Little Known Fact #1 (that would be more widely known if you read Jayson Stark’s columns or his book “Wild Pitches”): In 2003, former teammates Mike Schmidt and Joe Morgan arranged a meeting between themselves, Bud Selig, and Pete, for Pete to fall on his sword, acknowledge his mistakes, apologize, and then, ostensibly, be reinstated. For reasons that a whole school of psychologists could spend semesters debating, Pete could not bring himself to the table. No meeting, no apology, no reinstatement. And here we sit today.

Okay, so let’s assume Manfred is inclined to let Rose back in. That always leads to the $64,000/bronze-plated question: Should Pete Rose be in the Hall of Fame? Sure, of course, without question, maybe. The answer is multi-layered, but before we go to the merits, we need to know who will be hearing the evidence.

Little Known Fact #2 (that would be more widely known only if you are a total and complete baseball nerd and/or live in upstate New York and/or write a blog that maybe a few people read): While the Baseball Writers Association of America is the organization we customarily associate with Hall of Fame voting, they will not play any part in the Pete Rose discussion because he has been retired for too many years (this form of eligibility expires 15 years after retirement). Thus, his election (or lack thereof) will be determined by one of the Veteran Committees. There are three (Pre-Integration Era (1876-1946), Golden Era (1947-1972), and Expansion Era (1973-Present). Pete overlaps the last two, but would most likely fall under the Expansion Era Committee.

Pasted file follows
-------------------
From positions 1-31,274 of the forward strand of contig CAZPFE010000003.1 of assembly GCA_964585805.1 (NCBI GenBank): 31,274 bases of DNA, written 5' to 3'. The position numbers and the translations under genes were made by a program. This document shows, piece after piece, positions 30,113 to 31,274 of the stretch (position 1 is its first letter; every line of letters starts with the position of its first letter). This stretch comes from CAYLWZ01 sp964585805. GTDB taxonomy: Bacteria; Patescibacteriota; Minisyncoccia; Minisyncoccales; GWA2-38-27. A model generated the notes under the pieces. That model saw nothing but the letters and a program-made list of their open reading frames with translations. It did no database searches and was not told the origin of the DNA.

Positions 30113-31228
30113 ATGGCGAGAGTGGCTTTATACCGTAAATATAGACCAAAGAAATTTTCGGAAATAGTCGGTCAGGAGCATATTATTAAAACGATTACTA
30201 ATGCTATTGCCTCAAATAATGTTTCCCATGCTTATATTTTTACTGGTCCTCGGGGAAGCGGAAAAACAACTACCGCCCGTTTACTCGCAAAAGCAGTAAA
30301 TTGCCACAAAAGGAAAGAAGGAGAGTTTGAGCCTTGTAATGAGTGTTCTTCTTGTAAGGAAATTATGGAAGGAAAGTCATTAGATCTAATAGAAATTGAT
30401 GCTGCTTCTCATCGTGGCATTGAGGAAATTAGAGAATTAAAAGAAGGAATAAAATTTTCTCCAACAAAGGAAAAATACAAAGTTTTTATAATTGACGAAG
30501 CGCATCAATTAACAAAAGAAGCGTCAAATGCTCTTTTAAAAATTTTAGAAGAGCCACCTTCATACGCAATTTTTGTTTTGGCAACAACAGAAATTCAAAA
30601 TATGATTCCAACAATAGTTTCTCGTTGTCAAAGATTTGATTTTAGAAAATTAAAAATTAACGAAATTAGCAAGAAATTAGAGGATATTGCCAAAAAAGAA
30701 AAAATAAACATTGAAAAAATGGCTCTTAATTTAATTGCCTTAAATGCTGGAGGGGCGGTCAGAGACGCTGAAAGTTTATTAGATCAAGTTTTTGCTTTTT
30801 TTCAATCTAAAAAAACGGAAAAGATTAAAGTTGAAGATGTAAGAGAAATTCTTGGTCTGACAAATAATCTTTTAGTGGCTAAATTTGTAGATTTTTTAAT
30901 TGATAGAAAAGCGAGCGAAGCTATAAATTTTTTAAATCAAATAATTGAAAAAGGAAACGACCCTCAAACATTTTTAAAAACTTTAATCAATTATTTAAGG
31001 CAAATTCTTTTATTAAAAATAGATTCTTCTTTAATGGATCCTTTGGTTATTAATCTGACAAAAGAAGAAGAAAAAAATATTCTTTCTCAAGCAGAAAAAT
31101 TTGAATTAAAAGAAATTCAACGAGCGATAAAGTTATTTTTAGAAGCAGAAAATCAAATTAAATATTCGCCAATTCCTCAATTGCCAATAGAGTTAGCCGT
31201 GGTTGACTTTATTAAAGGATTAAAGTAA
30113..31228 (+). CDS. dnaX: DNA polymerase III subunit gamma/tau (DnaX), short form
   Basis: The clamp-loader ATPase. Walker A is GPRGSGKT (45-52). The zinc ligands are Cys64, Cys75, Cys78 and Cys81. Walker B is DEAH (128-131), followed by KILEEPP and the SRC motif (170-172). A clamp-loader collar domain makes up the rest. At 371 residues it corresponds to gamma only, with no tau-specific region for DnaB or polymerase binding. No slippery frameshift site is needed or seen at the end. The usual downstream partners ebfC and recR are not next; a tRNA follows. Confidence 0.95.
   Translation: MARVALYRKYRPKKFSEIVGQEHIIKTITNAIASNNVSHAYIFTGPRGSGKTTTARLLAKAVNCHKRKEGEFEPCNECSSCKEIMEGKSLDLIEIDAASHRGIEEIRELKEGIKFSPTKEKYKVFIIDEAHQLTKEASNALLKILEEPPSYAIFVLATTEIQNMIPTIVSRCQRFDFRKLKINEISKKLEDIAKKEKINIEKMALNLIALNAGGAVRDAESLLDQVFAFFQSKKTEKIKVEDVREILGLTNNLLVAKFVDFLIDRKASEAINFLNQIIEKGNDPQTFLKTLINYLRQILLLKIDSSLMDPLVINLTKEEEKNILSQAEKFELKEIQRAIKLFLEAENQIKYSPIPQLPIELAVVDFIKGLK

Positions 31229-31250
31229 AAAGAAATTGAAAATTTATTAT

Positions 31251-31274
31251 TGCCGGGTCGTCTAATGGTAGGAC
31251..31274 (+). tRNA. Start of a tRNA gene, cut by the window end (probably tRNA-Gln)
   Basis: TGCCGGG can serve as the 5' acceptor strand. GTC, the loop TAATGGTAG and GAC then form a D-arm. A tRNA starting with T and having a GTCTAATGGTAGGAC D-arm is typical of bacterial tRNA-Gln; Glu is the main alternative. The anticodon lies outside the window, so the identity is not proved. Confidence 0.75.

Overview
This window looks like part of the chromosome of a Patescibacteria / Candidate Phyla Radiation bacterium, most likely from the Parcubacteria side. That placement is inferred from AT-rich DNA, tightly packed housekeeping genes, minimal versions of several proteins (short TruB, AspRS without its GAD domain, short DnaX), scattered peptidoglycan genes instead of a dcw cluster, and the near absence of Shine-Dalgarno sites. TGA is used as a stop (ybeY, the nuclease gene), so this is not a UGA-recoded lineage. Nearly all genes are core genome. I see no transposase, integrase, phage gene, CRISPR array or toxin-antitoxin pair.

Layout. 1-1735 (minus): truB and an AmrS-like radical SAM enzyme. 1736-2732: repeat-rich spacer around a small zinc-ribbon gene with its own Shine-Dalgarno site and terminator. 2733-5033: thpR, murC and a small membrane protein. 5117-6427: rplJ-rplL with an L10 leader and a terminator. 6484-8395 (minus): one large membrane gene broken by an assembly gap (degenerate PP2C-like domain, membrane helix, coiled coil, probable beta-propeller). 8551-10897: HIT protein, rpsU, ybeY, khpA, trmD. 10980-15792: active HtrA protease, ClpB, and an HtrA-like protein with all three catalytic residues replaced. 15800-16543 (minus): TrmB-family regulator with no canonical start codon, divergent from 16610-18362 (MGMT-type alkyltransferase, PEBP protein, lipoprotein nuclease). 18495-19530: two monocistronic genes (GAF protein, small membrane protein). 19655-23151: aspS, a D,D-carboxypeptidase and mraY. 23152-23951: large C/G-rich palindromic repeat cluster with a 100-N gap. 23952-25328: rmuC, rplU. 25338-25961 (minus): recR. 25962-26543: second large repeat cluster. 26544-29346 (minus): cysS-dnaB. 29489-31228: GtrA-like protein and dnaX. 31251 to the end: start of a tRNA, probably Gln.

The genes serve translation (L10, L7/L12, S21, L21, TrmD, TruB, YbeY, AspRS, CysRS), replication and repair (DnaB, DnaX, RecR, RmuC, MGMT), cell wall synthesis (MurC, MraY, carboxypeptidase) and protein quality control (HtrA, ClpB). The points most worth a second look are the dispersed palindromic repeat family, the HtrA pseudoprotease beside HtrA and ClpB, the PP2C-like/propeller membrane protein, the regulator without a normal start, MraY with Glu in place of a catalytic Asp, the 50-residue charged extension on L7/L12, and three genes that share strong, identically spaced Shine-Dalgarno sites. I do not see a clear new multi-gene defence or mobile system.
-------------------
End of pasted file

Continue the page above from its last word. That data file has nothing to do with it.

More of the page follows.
This Committee is comprised of 16 people, including prior HOF inductees, executives, and veteran media members. And, if you are looking for a quick resolution, don’t. The Committee doesn’t meet again until the Fall of 2016 for potential induction in 2017. Manfred has some time to cool his heels and ponder reinstatement.

To quote Vin Scully, “it goes without saying, but I’ll say it anyway”. Pete Rose’s on-field achievements are Hall of Fame worthy. It truly comes down to his integrity. Do we believe he should be excluded from the Hall of Fame because his lack of integrity (at least with respect to betting on baseball) potentially affected the integrity of the game?

Little Known Fact #3 (and by little known, I mean widely known): The Hall of Fame is filled with people who lacked integrity, who were scofflaws, liars, cheaters, racists, and drug addicts, guys who through actions and deeds potentially affected the integrity of the game. It must be really hard to get a good view of all that when standing on top of Mount Pious. But I digress.

Little Know Fact #4: Pete Rose retired in 1986, and (but for being banned from baseball in 1989) would have been eligible to be on the Hall of Fame ballot in 1992. Shockingly, in 1991 the Hall ruled that players on the permanently ineligible list could not be voted in. Coincidence? I think not.

Here is where I land on the issue: The Hall of Fame is a baseball museum. It is not intended to be a home for the better angels of the game, but rather a collection of the game’s history. It should include the whole story, warts and all. (And, by the way, many pieces of Pete’s equipment already reside in the Hall’s permanent collection.)

My solution is easy: Let him in, and put it all on the plaque. Pete’s plaque could look like this:

Pete Rose Plaque 3

That is what I would do. And, while we are on the topic, I would do the same thing for everyone who is Hall of Fame worthy but has been suspected of PED use. Put them in the Hall of Fame, tell the story, allow us to bring our kids to the museum so we can share our and their stories with the next generation – the good, the bad, and the suspected. I believe that is what Cooperstown was originally intended to represent.

Because, whether the baseball purists like it or not, try as they might, we simply cannot just ignore history.

Opening Day is just 2 weeks from Sunday.